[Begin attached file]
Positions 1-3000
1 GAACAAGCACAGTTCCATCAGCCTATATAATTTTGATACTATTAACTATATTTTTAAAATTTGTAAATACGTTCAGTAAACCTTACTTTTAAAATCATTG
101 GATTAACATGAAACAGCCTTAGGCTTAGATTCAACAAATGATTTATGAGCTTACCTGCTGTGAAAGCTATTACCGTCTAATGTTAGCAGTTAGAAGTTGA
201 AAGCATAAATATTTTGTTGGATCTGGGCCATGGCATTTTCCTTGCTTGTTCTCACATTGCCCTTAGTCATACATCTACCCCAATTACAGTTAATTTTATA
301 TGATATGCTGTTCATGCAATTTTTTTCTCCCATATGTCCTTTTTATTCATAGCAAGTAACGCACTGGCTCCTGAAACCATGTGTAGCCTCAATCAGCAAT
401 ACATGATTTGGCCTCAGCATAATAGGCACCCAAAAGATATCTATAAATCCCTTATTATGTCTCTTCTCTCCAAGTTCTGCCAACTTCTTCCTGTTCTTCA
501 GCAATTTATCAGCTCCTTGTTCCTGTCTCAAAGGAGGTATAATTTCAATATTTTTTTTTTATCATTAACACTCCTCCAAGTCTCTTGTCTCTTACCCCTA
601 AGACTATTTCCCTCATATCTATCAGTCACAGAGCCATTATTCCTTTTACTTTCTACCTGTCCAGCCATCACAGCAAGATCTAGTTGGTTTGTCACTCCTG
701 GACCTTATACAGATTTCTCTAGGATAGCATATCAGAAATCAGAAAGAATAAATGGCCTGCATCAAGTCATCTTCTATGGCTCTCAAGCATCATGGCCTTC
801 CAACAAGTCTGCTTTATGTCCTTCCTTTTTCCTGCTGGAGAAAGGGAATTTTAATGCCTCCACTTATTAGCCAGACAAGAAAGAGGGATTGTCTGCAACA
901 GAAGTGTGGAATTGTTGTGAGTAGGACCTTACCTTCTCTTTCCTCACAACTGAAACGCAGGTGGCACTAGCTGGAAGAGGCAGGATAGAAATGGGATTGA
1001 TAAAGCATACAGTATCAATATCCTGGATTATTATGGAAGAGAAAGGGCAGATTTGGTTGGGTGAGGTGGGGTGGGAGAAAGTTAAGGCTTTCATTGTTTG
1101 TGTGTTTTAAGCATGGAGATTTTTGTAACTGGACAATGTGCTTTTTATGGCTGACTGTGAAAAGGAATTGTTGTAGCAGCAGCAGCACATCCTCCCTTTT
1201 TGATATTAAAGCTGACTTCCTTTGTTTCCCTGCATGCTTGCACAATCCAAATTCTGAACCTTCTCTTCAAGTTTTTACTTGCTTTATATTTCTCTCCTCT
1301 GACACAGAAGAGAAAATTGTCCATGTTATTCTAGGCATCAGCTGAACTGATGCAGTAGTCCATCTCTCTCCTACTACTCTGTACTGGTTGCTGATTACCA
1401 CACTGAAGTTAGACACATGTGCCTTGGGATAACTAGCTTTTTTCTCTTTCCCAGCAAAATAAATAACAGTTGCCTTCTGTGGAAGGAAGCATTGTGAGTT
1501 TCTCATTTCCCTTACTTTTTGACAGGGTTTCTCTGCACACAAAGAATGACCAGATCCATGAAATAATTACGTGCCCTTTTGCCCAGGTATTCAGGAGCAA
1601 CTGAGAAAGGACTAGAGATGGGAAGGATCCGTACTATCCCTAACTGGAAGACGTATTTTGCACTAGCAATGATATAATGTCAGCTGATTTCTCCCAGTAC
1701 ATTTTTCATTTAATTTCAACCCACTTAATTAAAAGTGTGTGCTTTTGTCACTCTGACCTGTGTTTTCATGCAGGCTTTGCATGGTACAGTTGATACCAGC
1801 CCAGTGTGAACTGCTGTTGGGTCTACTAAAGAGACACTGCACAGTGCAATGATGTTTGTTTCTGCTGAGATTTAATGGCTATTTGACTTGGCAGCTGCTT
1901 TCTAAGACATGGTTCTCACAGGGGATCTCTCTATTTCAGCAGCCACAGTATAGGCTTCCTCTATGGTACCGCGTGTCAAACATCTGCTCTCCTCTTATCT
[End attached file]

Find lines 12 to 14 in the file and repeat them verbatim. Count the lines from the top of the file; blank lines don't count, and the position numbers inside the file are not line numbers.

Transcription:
1001 TAAAGCATACAGTATCAATATCCTGGATTATTATGGAAGAGAAAGGGCAGATTTGGTTGGGTGAGGTGGGGTGGGAGAAAGTTAAGGCTTTCATTGTTTG
1101 TGTGTTTTAAGCATGGAGATTTTTGTAACTGGACAATGTGCTTTTTATGGCTGACTGTGAAAAGGAATTGTTGTAGCAGCAGCAGCACATCCTCCCTTTT
1201 TGATATTAAAGCTGACTTCCTTTGTTTCCCTGCATGCTTGCACAATCCAAATTCTGAACCTTCTCTTCAAGTTTTTACTTGCTTTATATTTCTCTCCTCT